I am sure we could all spend plenty of time talking about operations, procedures, protocols, standards, and blah blah…. but this isn’t the point of this blog…. Even though these things are of the highest importance and the more effort that is put into this the better the results you will get and the less cost you will end up spending. Anyways…

So, as I was saying vCloud has challenged me in several ways. Now not only do I have to consider the design of vSphere, but I also have to look at the design of vCloud director and how we manage all these different components. Even though you simply add vCloud director still doesn’t mean that is in the end of it all. More complexity comes with integration of other applications, Application availability, and Backup and DR. I have been amazed at how many things I see as an oversight due to the lack of expertise in this area. This is no offense to anyone but really VMware is still in its infancy when running against other markets. Though I strongly sense that VMware is going to be majority market share for a while.

Crossing the gaps:
Since I have been studying and learning day and day out covering VMware best practices and other companies best practices (not VMware) I continue to see a lot of disconnects in certain areas (vCloud Director). Storage guys have no idea or clue about running virtualized workloads on Arrays and often times they care not to even want to learn about VMware. Usually they already have plenty to do but this disconnect on some level will affect the implementation. I honestly say that in most cases the Architect should be the one researching and ensuring that all the components which make up the cloud computing stack should be standardize and implemented correctly, even so these gaps still cause setbacks. Which now leads me into the networking side of things. Networking engineers I see are beginning to come up to speed more quickly on virtualization. The main factor of this is because of Cisco UCS and how it appeals to those network administrators and engineers, and add to that FCoE/CNA’s. However, the disconnect once again lies in that knowledge transfer of the virtual platform of how it works and best practices designed around VMware. I first one to say that many don’t really get the choice especially if a company just threw you into the fire. It’s like right now we are looking at giving our network team the keys to the kingdom (CISCO UCS) but yet they have nearly ZERO understanding and training of how any of it works…. scary right? We have to cross these gaps people we need to make sure that we have people positioned in areas who can understand and impart that training or have someone available as a resource.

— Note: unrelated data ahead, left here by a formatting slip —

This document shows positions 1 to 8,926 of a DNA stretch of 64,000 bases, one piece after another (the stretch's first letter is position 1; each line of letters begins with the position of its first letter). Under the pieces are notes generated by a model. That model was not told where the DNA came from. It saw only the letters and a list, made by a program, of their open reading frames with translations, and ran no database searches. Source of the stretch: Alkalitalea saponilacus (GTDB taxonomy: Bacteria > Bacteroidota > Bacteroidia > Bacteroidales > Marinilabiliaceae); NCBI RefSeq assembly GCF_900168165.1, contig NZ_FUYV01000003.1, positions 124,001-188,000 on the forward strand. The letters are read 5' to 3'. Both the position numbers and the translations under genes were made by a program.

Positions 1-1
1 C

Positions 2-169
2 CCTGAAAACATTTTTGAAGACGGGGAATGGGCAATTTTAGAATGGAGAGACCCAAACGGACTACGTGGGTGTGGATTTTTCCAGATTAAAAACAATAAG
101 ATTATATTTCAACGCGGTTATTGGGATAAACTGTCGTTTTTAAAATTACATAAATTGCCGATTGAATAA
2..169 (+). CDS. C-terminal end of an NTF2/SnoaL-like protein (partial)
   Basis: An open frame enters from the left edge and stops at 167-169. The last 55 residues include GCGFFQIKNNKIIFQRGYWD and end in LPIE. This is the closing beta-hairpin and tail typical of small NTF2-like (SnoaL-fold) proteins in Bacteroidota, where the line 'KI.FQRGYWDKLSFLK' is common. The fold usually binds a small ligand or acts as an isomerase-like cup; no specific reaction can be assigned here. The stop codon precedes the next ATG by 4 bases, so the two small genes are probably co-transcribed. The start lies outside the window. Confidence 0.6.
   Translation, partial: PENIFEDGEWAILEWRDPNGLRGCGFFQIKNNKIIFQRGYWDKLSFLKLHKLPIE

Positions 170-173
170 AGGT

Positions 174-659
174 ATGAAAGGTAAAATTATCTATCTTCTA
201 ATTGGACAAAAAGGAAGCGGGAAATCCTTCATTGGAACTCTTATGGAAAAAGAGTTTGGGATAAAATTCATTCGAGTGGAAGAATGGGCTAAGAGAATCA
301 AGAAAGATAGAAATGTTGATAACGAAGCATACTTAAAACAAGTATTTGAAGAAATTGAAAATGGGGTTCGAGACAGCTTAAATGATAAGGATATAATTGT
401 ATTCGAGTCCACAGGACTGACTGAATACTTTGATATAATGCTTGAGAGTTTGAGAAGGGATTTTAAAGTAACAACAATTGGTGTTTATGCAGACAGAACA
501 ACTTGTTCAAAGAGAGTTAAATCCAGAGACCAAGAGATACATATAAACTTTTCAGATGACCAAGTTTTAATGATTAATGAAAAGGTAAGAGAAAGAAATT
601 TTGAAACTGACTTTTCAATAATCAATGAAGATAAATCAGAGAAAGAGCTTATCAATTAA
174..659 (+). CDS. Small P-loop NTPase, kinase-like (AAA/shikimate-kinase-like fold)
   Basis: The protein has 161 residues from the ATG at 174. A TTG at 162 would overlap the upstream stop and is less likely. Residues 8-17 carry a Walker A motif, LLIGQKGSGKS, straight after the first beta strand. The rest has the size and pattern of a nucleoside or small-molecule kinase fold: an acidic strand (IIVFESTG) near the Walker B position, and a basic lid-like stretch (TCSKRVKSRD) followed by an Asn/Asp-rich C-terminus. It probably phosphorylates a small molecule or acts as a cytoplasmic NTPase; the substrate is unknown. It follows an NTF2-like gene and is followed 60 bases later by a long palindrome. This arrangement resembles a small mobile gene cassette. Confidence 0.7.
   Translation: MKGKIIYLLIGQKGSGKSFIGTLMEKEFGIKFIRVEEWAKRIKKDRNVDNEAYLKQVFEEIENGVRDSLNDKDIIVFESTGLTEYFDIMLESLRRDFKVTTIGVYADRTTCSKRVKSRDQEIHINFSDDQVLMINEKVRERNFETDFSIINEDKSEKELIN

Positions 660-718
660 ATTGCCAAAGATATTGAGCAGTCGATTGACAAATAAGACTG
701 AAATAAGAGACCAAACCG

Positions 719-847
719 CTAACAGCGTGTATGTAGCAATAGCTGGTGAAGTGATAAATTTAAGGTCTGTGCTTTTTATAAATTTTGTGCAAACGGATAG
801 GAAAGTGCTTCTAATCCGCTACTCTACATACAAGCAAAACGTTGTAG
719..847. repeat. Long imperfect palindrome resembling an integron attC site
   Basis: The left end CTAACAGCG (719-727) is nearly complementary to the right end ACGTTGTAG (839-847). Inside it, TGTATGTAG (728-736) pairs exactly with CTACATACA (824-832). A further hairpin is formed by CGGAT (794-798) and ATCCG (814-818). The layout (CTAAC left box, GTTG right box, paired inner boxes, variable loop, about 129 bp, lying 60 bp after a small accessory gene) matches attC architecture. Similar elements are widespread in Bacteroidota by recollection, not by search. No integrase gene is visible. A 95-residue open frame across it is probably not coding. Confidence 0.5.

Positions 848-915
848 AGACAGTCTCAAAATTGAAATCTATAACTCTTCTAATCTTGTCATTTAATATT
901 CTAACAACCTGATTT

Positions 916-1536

My Real Concerns:
vCloud director is something totally new and alien to me when I first stepped in the cloud. I had to learn and quickly. Having my background I quickly go to the manuals, read the blogs, get plugged into good sources, learn even more, read books, and I start auditing. I start looking at designs that may be questionable and start asking the questions of “Is it ignorance” or “What the … was he thinking?” and quickly find that usually it was the latter.. simply ignorance. No one really is to blame because we have to understand YES, it is a NEW technology – BUT how much more critical is it that we research and ensure that we are implementing a design that is “rock” solid before rolling it out… Yes, I know deadlines are deadlines but it is what it is either way. You either spend a lot more money in the long run or spend a little bit more to get it right the first time. We are now having to go back and perform a second phase and for the past couple of months we have been remediating a lot of different things that could’ve been done right had a simple template been designed correctly. We now spend countless additional hours updating and working more issues because of this one simple thing. This isn’t even getting into the storage and other concerns I have.